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Ordure in the court

“He couldn’t be a terrorist, living in a cellar and eating canned food,” says a perceptive friend of the notorious French attorney Jacques Vergès.
Barbet Schroeder’s L’avocat de la terreur
By GERALD PEARY  |  November 06, 2007


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Deep thoughts

It’s an unassuming feature in a weak time slot set in Farmington that deserves to steal the show this year.
A stunning Maine-based doc highlights third Camden International Film Festival
By CHRISTOPHER GRAY  |  September 26, 2007
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Open city

In the pioneering early-’80s days of the Toronto Film Festival, the audience actually rose before movie showings for a canned recording of “God Save the Queen.”
The 2007 Toronto Film Festival
By GERALD PEARY  |  September 18, 2007
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Manda Bala/Send a Bullet

Brazil reels from corruption, poverty, and violence, but it remains perversely functional.
Slyly persuasive Errol-Morris-style
By PETER KEOUGH  |  September 12, 2007
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Tiger balm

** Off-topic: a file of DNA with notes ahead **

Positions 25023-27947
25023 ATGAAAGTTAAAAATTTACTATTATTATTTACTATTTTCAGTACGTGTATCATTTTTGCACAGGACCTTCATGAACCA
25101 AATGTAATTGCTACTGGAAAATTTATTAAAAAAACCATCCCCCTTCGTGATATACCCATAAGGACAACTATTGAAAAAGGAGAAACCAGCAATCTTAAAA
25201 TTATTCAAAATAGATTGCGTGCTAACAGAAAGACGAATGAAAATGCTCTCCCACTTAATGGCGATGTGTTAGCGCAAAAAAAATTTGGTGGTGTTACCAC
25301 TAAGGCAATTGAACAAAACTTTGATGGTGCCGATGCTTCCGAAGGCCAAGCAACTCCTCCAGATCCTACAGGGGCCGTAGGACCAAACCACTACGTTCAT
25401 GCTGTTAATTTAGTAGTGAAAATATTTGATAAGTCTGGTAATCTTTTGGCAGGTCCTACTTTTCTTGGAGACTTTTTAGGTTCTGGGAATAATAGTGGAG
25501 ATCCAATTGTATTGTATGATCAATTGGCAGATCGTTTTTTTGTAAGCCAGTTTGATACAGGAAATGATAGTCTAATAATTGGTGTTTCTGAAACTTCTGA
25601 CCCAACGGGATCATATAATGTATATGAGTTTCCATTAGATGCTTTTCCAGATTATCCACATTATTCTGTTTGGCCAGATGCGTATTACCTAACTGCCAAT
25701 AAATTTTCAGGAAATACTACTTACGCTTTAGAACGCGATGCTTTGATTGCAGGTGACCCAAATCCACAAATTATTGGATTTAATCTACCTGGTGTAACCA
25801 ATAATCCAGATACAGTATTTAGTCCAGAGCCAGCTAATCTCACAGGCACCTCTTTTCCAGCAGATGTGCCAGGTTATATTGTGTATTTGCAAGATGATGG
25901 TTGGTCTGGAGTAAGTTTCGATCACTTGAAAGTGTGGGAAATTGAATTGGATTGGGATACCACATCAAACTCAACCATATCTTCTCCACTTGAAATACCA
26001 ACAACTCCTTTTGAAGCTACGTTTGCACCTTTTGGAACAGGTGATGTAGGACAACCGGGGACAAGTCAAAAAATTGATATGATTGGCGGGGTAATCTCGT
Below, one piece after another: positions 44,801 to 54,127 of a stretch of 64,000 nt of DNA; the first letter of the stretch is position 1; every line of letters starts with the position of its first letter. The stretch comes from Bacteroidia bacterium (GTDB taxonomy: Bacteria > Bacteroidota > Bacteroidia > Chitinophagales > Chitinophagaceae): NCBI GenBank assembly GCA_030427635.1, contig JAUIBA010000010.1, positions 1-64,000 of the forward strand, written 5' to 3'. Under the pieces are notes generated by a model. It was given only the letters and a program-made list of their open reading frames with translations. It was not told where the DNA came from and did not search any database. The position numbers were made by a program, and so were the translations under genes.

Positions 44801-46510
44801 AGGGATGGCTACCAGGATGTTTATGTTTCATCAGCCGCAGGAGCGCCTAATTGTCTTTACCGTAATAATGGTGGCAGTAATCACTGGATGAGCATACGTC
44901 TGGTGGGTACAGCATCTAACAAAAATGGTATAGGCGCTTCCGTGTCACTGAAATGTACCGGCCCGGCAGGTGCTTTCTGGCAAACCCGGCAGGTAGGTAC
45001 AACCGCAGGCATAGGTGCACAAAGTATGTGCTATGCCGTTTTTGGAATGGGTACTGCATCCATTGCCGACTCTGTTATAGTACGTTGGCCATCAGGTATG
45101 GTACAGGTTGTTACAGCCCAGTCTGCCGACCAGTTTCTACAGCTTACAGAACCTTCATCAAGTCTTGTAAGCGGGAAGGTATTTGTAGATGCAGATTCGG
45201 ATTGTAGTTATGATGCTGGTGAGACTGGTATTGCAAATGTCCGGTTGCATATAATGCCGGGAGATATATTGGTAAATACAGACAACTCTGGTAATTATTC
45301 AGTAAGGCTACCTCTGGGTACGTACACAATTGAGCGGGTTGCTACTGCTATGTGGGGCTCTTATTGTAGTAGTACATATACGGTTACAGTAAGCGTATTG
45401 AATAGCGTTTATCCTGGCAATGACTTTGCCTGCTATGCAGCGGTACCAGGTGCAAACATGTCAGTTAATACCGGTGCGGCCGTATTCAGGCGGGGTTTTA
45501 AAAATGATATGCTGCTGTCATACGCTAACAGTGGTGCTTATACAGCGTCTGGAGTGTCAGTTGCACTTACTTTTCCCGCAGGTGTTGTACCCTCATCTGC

Here’s a sunny movie-world tale.
And Kazuo Hara at the HFA
By GERALD PEARY  |  April 09, 2007
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Cheap thrills

Summertime inevitably raises the question: what are we going to do with our crazy, hot selves? Summer Guide 2006: Cheap thrills from Bar Harbor to New Haven.
Paw Sox, Penny Slots, and Ponies — so cheap, it might cost you
By ELLEE DEAN  |  June 14, 2006


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War stories

Every chapter in Stanley Karnow’s 1983 Pulitzer Prize-winning Vietnam: A History begins not with an epigraph, but with a series of photographs.
Revisiting Vietnam on film
By MATT ASHARE  |  May 31, 2006
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Learning by doing

The way kids say, “I wanna be an astronaut, I wanna be a fireman,” Cambridge’s Karen Schmeer insisted, “I can be a film editor.”
Karen Schmeer, Sidney Pollack, Frank Gehry
By GERALD PEARY  |  May 23, 2006
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Trial and error

Hollywood studios looking for movie ideas should check out Jessica Sanders’s After Innocence .
The system is found guilty in After Innocence  
By PETER KEOUGH  |  February 02, 2006

New to DVD for the week of December 27, 2005


New DVD releases for the week of December 27, 2005
By  |  January 17, 2006